The former Soviet Union is leaking nuclear and radiological materials onto a global market. Theft, covert distribution and international sale of nuclear and radiological agents is beyond the scope of petty crime; organized crime is marketing WMD knowledge and materials. It is a grave situation. "Between 1992 and 1994, there were at least seven unambiguous cases of diversion and recovery of weapons-usable nuclear material."39 Reports indicate dozens of cases of radioactive isotope, low-enriched uranium, natural uranium and dual-use nuclear material smuggling between January 1995 and December 1997.40 Although not confirmed by independent sources, there have been reported cases of additional loss of weapons-usable uranium from the Tomsk Polytechnical University in Russia, the Pacific Fleet naval base at Sovetskaya Gavan and the Vekua Institute of Physics and Technology in Sukhumi, Georgia.41

Organized crime has enabled terrorists to asymmetrically use nuclear agents. It is not known to what extent the former Soviet Union's nuclear inventory has been pilfered. Known incidents are attributed to "amateur criminals with no real buyers."42 More sophisticated individuals may have attracted less attention and had more success.


It is a cause for serious, deliberate,disciplined, long-term concern. 43

—William Jefferson Clinton


The current security environment presents a new reality. The most important US battlefields are no longer abroad—the Fulda Gap has been replaced by Indiantown Gap. New threats with varied motives from diverse origins converge along separate axes toward America's center of gravity—our population and critical infrastructure. The most sophisticated threats will combine cyberstrikes and WMD against our population and critical infrastructure, thus achieving a strategic countervalue deterrence capability previously only available to the Soviet Union.

The new threats alter the security environment but history should not be ignored. China, Russia or another may emerge as a future peer competitor, and there are still conventional threats abroad. However, they will avoid Iraq's past mistake in allowing the United States to assemble military might and embrace anonymous, asymmetric warfare using nontraditional weapons. President Harry S. Truman stated, "The world is not static, and the status quo is not sacred."44 The challenge will be to stay ahead of the new threats' strategies already pursuing this truth.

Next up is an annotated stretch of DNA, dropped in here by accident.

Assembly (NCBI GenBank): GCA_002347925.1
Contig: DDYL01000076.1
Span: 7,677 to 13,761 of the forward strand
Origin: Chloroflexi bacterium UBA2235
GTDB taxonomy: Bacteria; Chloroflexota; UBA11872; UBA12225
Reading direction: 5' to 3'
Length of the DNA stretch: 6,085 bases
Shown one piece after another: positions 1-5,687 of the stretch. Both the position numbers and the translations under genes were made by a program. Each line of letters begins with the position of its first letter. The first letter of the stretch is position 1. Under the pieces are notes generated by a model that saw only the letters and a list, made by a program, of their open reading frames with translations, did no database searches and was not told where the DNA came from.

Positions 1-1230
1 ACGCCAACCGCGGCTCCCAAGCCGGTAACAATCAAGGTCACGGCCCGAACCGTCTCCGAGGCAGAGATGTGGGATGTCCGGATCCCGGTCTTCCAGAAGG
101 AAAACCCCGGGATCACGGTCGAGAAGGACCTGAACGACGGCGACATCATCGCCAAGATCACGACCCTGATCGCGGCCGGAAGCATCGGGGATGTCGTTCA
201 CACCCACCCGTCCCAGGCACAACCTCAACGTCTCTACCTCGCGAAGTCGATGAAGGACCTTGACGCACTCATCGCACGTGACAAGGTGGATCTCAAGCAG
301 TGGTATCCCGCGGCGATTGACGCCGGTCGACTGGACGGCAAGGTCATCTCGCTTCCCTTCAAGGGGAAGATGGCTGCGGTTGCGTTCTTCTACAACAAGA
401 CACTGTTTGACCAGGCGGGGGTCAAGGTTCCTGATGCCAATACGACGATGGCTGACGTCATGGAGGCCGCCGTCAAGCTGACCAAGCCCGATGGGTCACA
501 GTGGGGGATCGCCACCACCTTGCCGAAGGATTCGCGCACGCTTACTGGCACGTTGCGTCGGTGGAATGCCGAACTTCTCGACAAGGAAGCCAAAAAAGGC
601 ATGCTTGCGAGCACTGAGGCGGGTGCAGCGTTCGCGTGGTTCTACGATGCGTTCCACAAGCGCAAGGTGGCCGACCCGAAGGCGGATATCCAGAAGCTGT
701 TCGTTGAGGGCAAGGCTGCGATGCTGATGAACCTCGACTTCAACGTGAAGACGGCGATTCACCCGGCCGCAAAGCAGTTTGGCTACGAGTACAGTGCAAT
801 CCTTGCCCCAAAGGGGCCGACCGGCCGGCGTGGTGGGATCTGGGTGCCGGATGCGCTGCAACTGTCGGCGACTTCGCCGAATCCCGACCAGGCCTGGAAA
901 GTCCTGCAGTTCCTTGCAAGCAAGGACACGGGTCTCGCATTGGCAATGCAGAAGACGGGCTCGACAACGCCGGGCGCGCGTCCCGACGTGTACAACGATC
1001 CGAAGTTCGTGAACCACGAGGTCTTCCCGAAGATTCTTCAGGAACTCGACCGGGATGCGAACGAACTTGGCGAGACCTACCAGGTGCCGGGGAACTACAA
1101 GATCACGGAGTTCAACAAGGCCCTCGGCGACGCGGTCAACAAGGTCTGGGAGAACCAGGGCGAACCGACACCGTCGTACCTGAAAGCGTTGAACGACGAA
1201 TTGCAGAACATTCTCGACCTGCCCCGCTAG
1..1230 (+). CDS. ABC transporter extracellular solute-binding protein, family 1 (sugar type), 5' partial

1. George J. Tenet, Statement of the Director of Central Intelligence, George J. Tenet, as prepared for delivery before the Senate Armed Services Committee Hearing on Current and Projected National Security Threats (Washington, DC: CIA, 2 February 1999). Document at <http://www.odci.gov/cia/public_affairs/speeches /ps020299.html.>

2. "Spoofing" is concealing cyber communications' true origin, while imitating a false origin.

3. White House Press Release, Interview of the President by The New York Times (Washington, DC: Office of the Press Secretary, 23 January 23 1999).

4. USA Today, "Hacker Blocks Internet Alaska Access" (Anchorage, AK: Associated Press, 25 August 1998) at <http://www.usatoday.com/life/cyber/tech/ctd333.htm.>

5. The director of Central Intelligence stated in testimony before the Senate Committee on Government Affairs on 24 June 1998 that a senior Russian official stated that cyberstrike effects overlap WMD. Testimony by Director of Central Intelligence, George J. Tenet, before the Senate Committee on Government Affairs 24 June 1998 (Washington, DC: Central Intelligence Agency Public Affairs Staff, 24 June 1998). Document at <http://www.cia.gov/cia/public_affairs/speeches/dci_testimony_062498.html.>